November 19, 2014 / 4:25 PM / in 3 years

Illumina teams with U.S. government, researchers to sequence Ebola

CHICAGO (Reuters) - Gene sequencing equipment maker Illumina has teamed up with the U.S. government and academic researchers at the Broad Institute in Boston to train scientists in West Africa to improve tracking of how the Ebola virus is mutating in hopes of fighting it more effectively.

The public-private partnership, announced on Wednesday, is designed to extend research on how the Ebola virus is mutating in real time as it spreads among populations in West Africa. Scientists need the information to develop new diagnostics, drugs and vaccines to fight the outbreak.

Sequencing and patient monitoring facilities will be created first in Liberia, Nigeria, Senegal, and Sierra Leone, and over the longer term in other West African countries, the groups said in a statement. These centers will serve as hubs for the deployment of mobile laboratories to remote districts where large-scale capacity is not available.

Illumina, the U.S. Agency for International Development and researchers at the Broad Institute of Harvard University and the Massachusetts Institute of Technology will train and equip the facilities with state-of-the-art genome sequencing technology. The value of Illumina’s investment was not disclosed.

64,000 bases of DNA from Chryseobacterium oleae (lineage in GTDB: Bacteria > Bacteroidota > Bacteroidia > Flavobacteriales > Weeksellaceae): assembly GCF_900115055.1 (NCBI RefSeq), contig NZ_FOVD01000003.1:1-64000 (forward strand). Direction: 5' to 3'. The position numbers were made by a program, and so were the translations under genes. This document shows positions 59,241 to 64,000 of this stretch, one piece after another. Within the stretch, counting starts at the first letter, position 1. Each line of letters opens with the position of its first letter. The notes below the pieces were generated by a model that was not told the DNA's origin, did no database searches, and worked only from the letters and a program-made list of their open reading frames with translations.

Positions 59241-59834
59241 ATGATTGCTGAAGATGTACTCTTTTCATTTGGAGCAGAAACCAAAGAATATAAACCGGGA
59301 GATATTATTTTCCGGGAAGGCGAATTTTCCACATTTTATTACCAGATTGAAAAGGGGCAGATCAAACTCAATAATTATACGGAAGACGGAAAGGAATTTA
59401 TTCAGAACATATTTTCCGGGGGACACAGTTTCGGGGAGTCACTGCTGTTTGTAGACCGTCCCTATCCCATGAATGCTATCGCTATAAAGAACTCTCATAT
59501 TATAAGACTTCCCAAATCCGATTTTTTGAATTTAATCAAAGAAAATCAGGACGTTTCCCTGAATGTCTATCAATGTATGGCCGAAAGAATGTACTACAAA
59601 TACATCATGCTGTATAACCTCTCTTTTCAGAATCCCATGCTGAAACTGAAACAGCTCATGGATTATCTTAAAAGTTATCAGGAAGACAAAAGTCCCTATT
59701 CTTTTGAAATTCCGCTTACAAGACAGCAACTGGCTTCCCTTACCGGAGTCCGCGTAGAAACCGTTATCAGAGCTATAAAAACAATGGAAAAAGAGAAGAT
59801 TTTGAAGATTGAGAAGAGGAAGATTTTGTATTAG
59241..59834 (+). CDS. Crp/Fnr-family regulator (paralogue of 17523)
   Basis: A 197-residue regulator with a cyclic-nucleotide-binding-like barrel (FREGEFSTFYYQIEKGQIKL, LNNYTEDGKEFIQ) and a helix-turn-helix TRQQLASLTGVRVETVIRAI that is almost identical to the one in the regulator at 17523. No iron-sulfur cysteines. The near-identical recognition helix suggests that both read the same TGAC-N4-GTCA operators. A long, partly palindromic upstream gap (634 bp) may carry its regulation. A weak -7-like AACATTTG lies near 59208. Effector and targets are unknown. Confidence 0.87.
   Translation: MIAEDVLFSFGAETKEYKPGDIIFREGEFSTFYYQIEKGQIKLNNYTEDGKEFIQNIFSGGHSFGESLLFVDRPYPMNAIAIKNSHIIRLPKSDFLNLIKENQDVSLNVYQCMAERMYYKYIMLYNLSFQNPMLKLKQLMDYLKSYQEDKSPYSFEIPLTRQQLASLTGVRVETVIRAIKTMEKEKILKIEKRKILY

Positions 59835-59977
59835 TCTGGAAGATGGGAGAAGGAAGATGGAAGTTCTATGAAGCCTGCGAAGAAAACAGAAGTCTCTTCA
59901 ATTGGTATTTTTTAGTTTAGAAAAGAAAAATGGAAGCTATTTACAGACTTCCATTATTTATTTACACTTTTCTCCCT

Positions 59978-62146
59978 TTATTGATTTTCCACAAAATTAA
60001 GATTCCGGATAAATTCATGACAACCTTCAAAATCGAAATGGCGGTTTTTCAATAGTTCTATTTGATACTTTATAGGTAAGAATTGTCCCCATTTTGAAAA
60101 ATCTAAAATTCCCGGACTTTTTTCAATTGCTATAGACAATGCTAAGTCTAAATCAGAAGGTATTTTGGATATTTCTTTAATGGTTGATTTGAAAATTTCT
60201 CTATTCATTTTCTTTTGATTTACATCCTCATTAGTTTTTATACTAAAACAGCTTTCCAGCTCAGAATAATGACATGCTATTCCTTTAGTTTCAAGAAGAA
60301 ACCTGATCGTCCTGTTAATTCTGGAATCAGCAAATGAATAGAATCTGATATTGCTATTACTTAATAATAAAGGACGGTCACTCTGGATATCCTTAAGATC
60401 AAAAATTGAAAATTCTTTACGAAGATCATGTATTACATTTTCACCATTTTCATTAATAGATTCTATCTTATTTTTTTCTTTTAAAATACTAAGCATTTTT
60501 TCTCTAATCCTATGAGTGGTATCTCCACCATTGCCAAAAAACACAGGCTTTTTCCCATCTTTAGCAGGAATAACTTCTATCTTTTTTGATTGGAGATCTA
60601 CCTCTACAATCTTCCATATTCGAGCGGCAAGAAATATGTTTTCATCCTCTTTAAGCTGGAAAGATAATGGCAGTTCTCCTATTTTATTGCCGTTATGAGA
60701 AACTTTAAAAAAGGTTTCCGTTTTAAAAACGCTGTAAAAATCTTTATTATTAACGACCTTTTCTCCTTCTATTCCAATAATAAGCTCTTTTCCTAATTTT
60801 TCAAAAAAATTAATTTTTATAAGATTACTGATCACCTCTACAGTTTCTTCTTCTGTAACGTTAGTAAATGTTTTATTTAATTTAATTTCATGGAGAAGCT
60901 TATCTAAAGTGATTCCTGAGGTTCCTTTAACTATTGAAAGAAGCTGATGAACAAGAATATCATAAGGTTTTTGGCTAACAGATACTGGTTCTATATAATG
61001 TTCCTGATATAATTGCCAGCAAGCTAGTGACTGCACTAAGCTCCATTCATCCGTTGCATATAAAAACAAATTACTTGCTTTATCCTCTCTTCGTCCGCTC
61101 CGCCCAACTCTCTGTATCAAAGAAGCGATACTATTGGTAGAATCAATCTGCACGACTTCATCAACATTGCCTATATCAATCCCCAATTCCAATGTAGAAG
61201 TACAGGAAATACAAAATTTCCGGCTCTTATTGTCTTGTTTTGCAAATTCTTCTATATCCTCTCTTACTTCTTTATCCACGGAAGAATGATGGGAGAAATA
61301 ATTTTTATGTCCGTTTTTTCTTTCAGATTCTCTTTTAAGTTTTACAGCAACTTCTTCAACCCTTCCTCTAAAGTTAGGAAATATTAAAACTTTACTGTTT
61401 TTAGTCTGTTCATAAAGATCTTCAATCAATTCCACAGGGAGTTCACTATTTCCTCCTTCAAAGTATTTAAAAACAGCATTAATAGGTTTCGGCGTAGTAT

Scientists have expressed frustration that they are unable to gain access to blood samples from Ebola patients needed for this kind of research.

A team of researchers led by Pardis Sabeti from the Broad Institute has been working with collaborators in Nigeria, Senegal and Sierra Leone for several years, training them to use sequencing and diagnostic technology. In August, Sabeti and colleagues published a study in the journal Science of some of the earliest cases in Sierra Leone. It suggested that the virus is mutating quickly and in ways that could affect current diagnostics and future vaccines and treatments.

The new pact will allow researchers to do similar work in Liberia, the country hit hardest by the outbreak.

Professor Christian Happi of Redeemer’s University in Nigeria and Professor Daouda Ndiaye of Université Cheikh Anta Diop in Senegal will be the first to receive the Illumnina’s MiSeq®desktop sequencers, followed by labs in Liberia and Sierra Leone. Happi’s lab is set to sequence the 20 confirmed and suspected cases from the Nigerian outbreak that was declared ended on Oct. 20.

Reporting by Julie Steenhuysen; Editing by David Gregorio

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